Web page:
Thursday, December 27, 2012

Les Miserables (2012 First Impressions) (Movie Review)

    Of all the classic Broadway Musicale’s, Les Miserables is one of my absolute favorites. I’ve seen the play and listened to the music countless times. It’s such an epic story and the music is just larger than life at times. Based on the novel by Victor Hugo, the story is massive and the musicale had to chop a lot of it down, but it worked well on stage and when I heard that they were going to make a motion picture of this phenomenon, I got really excited. It wasn’t the first time, there was another theatrical film rendition in 1998 starring Liam Neeson, however that version had no music and that made it feel incomplete. This time, we have an actual musical adapted from the play and the result is a mixed blessing.


     I went into this film with the wrong mind set, I was expecting the music to sound just as sensational as they sound on the stage or on the classic album, however the singing is only decent in this film by comparison to how stellar other renditions sound. However, the strength of this film comes from the stellar cast and emotional depth of the characters. In this regard the films shines, the performances are very passionate and the drama is deep. Take this part as an example, if you heard Anne Hathaway’s “I Dreamed a Dream” on its own, then it’s just okay and you’d probably want to hear a really good singer like Susan Boyle instead. However, when you see Anne Hathaway in the movie singing, she just puts so much passion into it, and when you see all that emotion in her face, it just tugs at your heart strings. It gives you an even more powerful feeing then just hearing the song on its own.

      In regard to films in general, everything was done very well in this film, Hugo Jackman gives a stellar lead performance, Anne Hathaway is sensational, the rest of the cast dose their job very well and the emotional quality is strong. There are even a phew cast members from the actual play who are making their film debuts in this movie, most notably Samantha Barks who’s reprising her role as the character Eponine, her singing voice is still just as good as when she sang for the 25th anniversary concert of “Les Miserables”. I also like how the actors are actually singing directly in front of the camera as opposed to recording their voices and dubbing them over later, which is the method that’s usually done in musicals. My only real criticism is that a lot of this film feels a little too tight, literally, 75% of this film is spent zoomed in on someone’s face and that can get really annoying. Usually musicals will have breathtaking cinematography and a lot of wide shots, but this film only has a hand full. The opening shot is really good and there are a phew cool wide shots near the end of the film but like I said, most of this movie is filmed in a very confining way.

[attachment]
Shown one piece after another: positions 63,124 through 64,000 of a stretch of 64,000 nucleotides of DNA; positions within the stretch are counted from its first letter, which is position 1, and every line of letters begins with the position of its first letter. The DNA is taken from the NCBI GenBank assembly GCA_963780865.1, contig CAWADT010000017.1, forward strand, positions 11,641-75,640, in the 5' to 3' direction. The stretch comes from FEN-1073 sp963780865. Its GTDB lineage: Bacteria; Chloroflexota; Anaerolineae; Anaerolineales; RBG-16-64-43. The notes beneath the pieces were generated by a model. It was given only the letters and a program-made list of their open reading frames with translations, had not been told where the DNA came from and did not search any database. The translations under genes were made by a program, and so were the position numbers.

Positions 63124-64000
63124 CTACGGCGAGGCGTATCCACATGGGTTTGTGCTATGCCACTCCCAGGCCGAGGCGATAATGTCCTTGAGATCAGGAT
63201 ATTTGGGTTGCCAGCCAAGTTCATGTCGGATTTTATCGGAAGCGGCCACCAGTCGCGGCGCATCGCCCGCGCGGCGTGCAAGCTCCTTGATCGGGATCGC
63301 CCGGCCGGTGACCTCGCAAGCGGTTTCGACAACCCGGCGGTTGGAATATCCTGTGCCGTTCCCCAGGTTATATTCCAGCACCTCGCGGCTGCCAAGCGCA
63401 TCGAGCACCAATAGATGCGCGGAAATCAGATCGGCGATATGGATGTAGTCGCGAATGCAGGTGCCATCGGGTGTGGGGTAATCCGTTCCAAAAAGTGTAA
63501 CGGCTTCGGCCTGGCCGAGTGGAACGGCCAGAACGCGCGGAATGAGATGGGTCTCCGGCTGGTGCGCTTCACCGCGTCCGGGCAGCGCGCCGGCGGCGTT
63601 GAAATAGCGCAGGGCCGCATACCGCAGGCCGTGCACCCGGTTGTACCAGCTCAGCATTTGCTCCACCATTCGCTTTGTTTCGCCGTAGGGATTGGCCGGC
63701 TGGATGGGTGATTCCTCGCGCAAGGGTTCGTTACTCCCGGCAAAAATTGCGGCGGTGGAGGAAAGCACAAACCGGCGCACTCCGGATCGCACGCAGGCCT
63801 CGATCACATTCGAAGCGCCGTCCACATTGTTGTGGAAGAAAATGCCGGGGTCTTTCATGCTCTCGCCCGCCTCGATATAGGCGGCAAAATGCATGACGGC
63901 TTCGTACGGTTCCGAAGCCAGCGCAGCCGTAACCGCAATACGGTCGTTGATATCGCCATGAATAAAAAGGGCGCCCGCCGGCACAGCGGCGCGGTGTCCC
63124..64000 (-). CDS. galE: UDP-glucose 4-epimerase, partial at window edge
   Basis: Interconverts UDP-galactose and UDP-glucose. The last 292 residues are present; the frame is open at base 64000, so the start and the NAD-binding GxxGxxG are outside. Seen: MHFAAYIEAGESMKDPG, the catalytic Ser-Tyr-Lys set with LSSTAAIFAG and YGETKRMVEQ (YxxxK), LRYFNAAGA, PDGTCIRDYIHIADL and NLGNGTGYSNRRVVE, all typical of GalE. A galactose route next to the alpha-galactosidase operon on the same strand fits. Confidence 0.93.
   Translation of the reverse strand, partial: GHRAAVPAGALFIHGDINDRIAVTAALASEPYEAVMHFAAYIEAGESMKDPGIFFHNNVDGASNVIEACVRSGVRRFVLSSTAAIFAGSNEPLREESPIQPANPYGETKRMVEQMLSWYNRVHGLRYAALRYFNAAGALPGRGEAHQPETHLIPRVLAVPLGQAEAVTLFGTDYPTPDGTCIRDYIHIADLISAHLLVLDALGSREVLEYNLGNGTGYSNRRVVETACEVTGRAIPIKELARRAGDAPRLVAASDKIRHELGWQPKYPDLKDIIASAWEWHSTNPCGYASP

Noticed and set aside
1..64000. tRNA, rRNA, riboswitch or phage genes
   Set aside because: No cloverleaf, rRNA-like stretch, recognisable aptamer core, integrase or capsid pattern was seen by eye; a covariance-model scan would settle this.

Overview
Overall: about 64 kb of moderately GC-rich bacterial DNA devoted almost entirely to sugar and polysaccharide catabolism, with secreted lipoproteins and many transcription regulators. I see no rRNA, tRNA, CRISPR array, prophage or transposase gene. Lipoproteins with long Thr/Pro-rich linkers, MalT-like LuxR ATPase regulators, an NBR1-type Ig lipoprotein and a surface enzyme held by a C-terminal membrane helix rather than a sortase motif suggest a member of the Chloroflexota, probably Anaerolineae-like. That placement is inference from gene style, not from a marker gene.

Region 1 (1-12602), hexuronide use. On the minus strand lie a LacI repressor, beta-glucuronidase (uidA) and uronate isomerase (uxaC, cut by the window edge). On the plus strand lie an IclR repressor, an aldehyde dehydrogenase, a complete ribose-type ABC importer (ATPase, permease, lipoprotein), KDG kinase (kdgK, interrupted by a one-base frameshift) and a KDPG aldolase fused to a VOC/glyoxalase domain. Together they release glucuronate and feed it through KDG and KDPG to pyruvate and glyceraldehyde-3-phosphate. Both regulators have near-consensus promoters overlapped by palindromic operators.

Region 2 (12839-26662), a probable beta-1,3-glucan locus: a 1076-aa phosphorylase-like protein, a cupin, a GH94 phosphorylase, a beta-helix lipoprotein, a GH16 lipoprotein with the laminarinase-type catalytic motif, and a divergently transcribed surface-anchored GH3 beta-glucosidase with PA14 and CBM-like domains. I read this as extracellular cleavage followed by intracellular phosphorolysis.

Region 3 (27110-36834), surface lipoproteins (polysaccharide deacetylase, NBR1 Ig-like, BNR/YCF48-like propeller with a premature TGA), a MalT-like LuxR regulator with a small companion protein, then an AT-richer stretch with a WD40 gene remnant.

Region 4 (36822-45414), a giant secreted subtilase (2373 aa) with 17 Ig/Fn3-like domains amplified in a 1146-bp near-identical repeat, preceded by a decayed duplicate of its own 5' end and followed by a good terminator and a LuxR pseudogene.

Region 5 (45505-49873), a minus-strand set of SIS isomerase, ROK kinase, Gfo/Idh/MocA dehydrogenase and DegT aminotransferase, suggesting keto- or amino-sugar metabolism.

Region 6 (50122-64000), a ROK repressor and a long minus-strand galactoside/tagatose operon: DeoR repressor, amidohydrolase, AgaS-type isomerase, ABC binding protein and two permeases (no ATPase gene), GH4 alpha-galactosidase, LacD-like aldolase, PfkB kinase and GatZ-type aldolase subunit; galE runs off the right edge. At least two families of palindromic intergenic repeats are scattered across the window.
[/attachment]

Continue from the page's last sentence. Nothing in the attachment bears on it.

Overall, if you’re going to watch “Les Miserables” just out of love for the music alone, then you’re probably going to have a better time watching this on the stage as opposed to the big screen. But if you want a good film with decent music then you’ll probably like this film just fine. I’m glad I saw it, even though the music didn’t sound as good in other play renditions, this was still a very good adaptation of one of my favorite musicals and the ending will certainly leave you with chills. I give “Les Miserables” 4 stars.         


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